Don't Look at the Exit Sign

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A couple weeks ago, while taking advantage of a 2-for-1 happy hour in the East Village, a friend and I found ourselves in conversation with a fellow named Lex. He told us he was interested in aural art, and as we were a few beers deep and my friend has a habit of recording refrigerators, we became fast drinking friends that afternoon. Lex told us he was curating an event called Cinema for the Ear at Tribeca Cinema. My friend and I pulled out our phones and RSVPed while he was still there, just to show him we were serious. We actually went.

Alexis Bhagat (that’s Lex), along with Lauren Rosati, established an organization called ((audience)) in 2007, with the goal of promoting and advancing aural arts. The idea informing Cinema for the Ear is that the advanced sound systems in cinemas could be repurposed for the advancement of aural art. Composers and sound artists could make recordings intended for cinematic sound systems, and distribute them to theaters across the country, where people could go enjoy a composition the way they would a movie—in the air conditioning, on a high-quality system, eating Milk Duds.

The July 11th presentation was the second Cinema for the Ear event in NYC to date. It was put on by ((audience)) and LMCC as part of the River To River festival, and the piece presented was JG Thirlwell’s Manorexia: Dinoflagellate Blooms. Thirlwell is best known, perhaps, for his work as Foetus, which started out in the ‘90s as a sort of screechy industrial project, though far more interesting than that description implies. Foetus’s output in the 2000s combines psychedelic grandiosity, pop hooks, and classical complexity to a really jarring and powerful effect. It’s the dark side of the Sgt. Pepper’s–era Beatles, maybe with PTSD. And Manorexia is Foetus’s mute, brilliant, pop-averse, possibly schizophrenic twin—on Dinoflagellate Blooms, Thirlwell forgoes vocals entirely, excepting a frantic, anxiety-inducing sample of a woman talking too fast.

When I arrived, I saw Thirlwell in the lobby and introduced myself. He said “we’ve met before,” which we hadn’t, but I told him of course, we were old friends. Then I went to sit down in the theater, where a very drunk woman offered me popcorn, which I politely refused. Thirlwell, who at once resembles an omniscient 80-year-old and a hip 20-year-old, introduced the piece. “Slipping out of consciousness is quite desirable, for this work, but if your neighbor starts snoring, jab them.”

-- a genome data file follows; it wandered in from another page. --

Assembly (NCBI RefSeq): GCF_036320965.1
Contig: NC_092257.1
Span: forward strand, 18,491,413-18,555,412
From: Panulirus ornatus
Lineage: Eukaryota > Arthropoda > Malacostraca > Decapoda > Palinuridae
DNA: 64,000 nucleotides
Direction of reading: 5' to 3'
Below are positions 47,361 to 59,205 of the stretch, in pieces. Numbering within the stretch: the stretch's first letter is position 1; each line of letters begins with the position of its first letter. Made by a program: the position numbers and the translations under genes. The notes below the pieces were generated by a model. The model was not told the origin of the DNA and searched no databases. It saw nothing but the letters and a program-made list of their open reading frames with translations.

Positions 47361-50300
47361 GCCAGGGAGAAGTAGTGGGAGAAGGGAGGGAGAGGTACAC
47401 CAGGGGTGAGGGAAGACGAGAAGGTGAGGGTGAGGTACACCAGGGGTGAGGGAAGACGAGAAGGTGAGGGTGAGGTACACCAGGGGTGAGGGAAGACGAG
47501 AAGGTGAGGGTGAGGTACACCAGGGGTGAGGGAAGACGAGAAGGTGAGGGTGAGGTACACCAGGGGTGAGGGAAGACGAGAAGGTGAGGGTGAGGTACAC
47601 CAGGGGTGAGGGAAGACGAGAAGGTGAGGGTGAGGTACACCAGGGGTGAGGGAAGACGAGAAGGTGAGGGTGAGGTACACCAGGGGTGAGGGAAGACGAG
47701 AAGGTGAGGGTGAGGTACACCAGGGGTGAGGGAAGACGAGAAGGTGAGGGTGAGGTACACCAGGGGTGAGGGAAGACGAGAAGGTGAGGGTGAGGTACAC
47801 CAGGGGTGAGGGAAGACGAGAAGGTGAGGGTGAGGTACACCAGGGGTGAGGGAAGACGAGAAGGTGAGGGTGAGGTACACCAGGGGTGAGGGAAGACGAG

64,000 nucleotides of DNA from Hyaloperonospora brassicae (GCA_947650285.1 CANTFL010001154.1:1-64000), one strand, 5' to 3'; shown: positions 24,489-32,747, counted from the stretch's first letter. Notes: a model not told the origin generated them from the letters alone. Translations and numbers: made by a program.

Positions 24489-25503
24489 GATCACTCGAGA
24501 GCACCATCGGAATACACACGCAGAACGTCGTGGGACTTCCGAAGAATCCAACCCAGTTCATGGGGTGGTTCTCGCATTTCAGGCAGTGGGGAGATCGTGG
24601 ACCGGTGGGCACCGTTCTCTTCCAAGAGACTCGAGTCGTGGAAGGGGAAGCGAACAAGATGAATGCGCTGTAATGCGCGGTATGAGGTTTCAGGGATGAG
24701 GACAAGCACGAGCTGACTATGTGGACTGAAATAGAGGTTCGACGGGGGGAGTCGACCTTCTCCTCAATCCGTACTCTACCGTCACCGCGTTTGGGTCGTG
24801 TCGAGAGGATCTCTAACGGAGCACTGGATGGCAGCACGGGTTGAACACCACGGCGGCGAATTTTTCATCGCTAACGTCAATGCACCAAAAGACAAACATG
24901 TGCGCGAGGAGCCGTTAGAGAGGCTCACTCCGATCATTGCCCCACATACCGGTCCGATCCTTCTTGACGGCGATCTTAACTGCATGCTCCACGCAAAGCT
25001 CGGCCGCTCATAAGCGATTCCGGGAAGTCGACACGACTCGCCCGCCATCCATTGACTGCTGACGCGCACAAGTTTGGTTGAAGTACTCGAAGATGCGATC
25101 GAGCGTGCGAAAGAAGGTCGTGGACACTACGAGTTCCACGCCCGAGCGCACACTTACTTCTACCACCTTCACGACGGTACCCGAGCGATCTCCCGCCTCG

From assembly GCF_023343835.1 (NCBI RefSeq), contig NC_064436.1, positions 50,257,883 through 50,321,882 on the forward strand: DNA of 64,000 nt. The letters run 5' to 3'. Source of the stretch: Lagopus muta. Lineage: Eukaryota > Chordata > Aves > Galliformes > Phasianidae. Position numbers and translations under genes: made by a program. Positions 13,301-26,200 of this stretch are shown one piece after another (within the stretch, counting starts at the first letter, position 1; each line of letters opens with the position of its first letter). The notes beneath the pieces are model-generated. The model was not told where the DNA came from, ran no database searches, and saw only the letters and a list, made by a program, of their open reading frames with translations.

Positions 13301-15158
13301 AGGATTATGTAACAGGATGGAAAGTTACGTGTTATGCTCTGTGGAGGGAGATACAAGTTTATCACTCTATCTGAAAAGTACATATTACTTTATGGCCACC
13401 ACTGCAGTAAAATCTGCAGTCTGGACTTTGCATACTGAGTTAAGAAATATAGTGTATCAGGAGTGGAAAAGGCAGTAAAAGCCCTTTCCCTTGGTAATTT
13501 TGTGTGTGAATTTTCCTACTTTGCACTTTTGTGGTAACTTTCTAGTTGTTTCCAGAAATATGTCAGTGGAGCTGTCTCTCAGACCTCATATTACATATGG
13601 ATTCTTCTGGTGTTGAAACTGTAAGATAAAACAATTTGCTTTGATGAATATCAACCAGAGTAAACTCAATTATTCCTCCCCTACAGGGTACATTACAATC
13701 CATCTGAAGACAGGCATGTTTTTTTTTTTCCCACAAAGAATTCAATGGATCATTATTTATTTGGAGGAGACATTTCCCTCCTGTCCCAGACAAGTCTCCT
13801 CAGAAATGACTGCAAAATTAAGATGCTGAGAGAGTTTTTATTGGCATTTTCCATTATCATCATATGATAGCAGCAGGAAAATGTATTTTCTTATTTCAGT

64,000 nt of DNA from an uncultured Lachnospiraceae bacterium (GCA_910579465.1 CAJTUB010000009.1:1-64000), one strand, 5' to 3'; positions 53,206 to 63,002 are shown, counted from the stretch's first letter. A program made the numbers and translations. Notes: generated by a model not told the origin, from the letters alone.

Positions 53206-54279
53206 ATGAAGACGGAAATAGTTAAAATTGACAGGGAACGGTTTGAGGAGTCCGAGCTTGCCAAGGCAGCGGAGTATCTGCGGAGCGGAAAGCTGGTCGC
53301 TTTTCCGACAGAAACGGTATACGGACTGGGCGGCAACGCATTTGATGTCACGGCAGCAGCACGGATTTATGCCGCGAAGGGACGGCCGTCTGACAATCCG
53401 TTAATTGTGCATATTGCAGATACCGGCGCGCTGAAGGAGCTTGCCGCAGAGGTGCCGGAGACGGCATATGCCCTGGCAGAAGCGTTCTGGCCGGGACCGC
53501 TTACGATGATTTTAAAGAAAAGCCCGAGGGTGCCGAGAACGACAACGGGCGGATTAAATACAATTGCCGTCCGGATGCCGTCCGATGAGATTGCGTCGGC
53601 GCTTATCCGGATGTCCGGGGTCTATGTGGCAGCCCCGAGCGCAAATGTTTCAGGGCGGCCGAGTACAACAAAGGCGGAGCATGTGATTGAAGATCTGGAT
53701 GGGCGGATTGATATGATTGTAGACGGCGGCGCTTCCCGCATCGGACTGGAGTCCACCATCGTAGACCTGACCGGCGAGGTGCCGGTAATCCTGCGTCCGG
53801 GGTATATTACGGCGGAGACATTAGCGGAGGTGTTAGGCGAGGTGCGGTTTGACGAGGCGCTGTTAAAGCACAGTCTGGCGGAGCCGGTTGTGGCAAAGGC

Dinoflagellate Blooms was recorded for 5.1, the chosen format for film soundtracks. Played over the sound system in a movie theater, it becomes a swirling, immersive experience— I didn’t know what the action was, but it was overwhelming and I was right in the middle of it, resisting the urge to open my eyes during some of the more startling moments. The overall feeling was similar to watching an intense scene in a science fiction film, in which the protagonist’s legs are being sawed off while Darth Vader claims paternity, and an alien digs itself out of a clown’s stomach off to the side. But I was also thinking about Edgard Varèse, whose orchestral work Thirlwell’s resembles quite closely. Like Varèse, Thirlwell has an element of Dada humor that you can’t really ignore— I said earlier that I didn’t know what the action was, but at one point it seemed everyone in the theater was brushing their teeth and being swarmed by monstrous flies. And at another point, I was in the midst of an army of wind-up toys overheating. In retrospect, I could have used an intermission or a nap, because the whole thing was very intense, but as a friend kindly put it, “you’re a coward.”

Sitting still in a dark room, with nothing to look at but the back of people’s heads and the red glow of the exit sign, one is forced to choose either a deep engagement with the music or an intense boredom with life. Closing your eyes and engaging with music as looming and delirious as Thirlwell’s can be incredibly transportive—you are stuck with your own thoughts, reactions, and visualizations, which can be almost as good as watching Star Wars on the big screen. What it lacks in the things we usually expect from cinema (namely, a story or a pretty lead actress), it makes up for in privileging a sense that is usually ignored in the art world, the sense of hearing. This repurposing of the cinema is a promising avenue for composers and aural artists to further explore, and I look forward to it gaining traction.